While they have a high blitz rate on the year, I didn’t notice any clear tendencies in the tape that I watched. Crosby is really the guy to take care of in terms of pressure and pass rush.

Jonathan’s Individual Report

The 6-8 Pittsburgh Steelers will attempt to brave the elements Saturday as they are set to face the 6-8 Las Vegas Raiders in Pittsburgh on Christmas Eve. As far as the Raiders’ defense goes, they rank near the middle of the pack when it comes to stopping the run (15th in rushing yards allowed) and near the bottom of the barrel when it comes to defending the pass (26th in passing yards allowed). They ranked 23rd in the league on points allowed per game and second-to-last in the league in turnovers forced with 11 on the year.

Defensive Line

The Raiders traded away Johnathan Hankins before the trade deadline to the Cowboys and have been relying on #91 Bilal Nichols to step up in his absence. Nichols has filled in well in Hankins’ place as the former Chicago Bear has become a capable run defender that does a good job stringing out runs down the LOS and occupies blocks to let LBs run unimpeded to the ball. He’s not much of a pass rusher (1.5 sacks in 2022) but plays with a fair amount of effort to push the pocket. The Raiders also have my former draft crush #97 Andrew Billings who profiles more as a run stuffer but hasn’t played since November with a fibula injury and is currently questionable for Saturday.

Replacing Billings in the lineup is former Charger DL #90 Jerry Tillery who was released by Los Angeles earlier this year and now finds himself in the silver and black. Tillery is a former first-round pick that hasn’t been able to put it all together despite his measurables, struggling against the run and providing an inconsistent pass rush. Along with Tillery on the DL providing depth are #93 Kyle Peko who is an older, well-traveled veteran and rookies #94 Matthew Butler and Neil Farrell Jr. of which Butler is the better pass rusher and Farrell profiles more as a classic two-down run defender.

EDGE

While the interior of the defensive line may not be that impressive for Las Vegas, the EDGE position is a different story. The Raiders have a couple of dudes on either side with #98 Maxx Crosby playing LDE and #55 Chandler Jones playing opposite of him. Crosby has made himself one of the best pass rushers in the game as a former fourth-round pick, having impressive size (6’5″, 255lb) and the athleticism to match coming off the edge. He is a well-versed pass rusher, having several moves like the two-hand swipe, dip/rip, and an inside counter to beat tackles across their face. His condor-like wingspan aids in fending off blocks and batting down passes having four PBUs and 11.5 sacks so far in 2022.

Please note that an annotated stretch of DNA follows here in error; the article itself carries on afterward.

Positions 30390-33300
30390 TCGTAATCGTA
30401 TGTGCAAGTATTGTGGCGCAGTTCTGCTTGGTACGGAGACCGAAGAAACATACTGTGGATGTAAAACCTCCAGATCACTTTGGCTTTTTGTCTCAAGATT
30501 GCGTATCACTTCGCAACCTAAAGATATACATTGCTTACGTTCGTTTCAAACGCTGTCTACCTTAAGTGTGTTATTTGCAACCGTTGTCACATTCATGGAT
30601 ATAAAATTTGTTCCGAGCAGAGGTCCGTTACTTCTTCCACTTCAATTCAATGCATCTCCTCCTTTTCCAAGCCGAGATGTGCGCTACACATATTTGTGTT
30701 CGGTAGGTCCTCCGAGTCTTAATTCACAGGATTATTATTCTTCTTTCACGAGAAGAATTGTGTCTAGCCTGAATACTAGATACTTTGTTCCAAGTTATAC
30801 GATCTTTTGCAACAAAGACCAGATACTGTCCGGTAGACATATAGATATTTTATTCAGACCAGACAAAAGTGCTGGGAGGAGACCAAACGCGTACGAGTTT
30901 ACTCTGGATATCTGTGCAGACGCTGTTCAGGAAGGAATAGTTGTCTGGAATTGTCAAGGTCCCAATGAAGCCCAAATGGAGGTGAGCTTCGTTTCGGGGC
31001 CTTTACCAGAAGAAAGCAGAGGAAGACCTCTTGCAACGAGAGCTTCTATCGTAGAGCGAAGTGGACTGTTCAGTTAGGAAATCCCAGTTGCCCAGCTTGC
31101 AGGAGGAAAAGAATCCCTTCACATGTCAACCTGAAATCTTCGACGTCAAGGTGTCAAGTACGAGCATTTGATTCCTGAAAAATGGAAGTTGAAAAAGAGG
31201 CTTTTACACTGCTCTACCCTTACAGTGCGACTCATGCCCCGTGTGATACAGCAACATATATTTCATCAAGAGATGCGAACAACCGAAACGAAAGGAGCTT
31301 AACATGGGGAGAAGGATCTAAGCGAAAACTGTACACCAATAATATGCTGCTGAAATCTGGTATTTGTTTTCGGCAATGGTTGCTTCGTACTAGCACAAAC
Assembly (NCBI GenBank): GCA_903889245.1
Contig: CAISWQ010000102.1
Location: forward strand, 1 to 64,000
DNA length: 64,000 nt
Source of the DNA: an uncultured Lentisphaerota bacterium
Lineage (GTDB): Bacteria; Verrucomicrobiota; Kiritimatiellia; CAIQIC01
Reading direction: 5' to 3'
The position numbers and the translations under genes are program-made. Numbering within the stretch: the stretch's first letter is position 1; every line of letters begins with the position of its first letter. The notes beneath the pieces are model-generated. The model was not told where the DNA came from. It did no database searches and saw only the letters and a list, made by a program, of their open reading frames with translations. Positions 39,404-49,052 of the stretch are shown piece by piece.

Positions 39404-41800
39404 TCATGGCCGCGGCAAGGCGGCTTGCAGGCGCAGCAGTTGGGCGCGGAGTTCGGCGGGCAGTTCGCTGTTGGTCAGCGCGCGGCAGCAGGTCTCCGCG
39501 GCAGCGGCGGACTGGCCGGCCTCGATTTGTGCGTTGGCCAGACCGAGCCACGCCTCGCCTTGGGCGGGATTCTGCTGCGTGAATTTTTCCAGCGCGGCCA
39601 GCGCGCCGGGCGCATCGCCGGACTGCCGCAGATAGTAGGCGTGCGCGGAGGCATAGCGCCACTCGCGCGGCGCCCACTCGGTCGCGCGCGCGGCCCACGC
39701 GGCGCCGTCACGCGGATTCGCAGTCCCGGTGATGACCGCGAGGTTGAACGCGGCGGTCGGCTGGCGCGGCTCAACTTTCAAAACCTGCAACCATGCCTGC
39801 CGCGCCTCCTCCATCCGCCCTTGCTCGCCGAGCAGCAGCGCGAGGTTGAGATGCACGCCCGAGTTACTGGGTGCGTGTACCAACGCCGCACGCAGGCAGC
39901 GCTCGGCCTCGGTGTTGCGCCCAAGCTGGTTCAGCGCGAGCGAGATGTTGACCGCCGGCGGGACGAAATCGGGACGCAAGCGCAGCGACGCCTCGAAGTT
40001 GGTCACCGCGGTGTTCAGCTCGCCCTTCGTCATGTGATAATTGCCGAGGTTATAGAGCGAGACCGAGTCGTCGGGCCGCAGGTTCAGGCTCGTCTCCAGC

Jones signed with the Raiders as a free agent this offseason, and while he hasn’t made a huge impact in the sack department this season compared to the past (4.5 in 2022), he still knows how to hunt the QB. Jones also is a long, lengthy pass rusher that possesses a ton of bend and flexibility. He can win on an outside pass rush as well as by countering inside when he gets the tackle to show his hand early. Jones also benefits from being used on twists and stunts where he can cover ground quickly into the backfield. While capable run defenders, both Jones and Crosby have their warts on tape when it comes to anchoring and getting off blocks consistently in run defense.

 

Behind the two starters is former first-rounder #99 Clelin Ferrell who has not panned out as a former top-five pick. He has started one game in the past two seasons and only has 2.5 sacks during that timeframe (one in 2022). A decent run defender, Ferrell mainly rotates in to give either Jones or Crosby a breather. Also serving as reserves for Las Vegas are #51 Malcolm Koonce and #96 Tashawn Bower who each have less than 50 defensive snaps played on the season and are more special teams contributors.

Linebackers

Manning the middle for the silver and black is 2021 Pro Bowler #52 Denzel Perryman. The long-time Charger played well in his first season with the Raiders last year and has carried that momentum in 2022. Missing a couple of games due to injury, Perryman has amassed 79 total stops, 13 TFLs, a sack, a PBU, and an INT this season. He is an aggressive downhill thumper against the run, having the speed and stopping power to shoot through gaps and chase down ball carriers in pursuit. His coverage skills are alright, being better in zone where he can react to the ball in front of him rather than having to turn and run with backs and TEs. In man.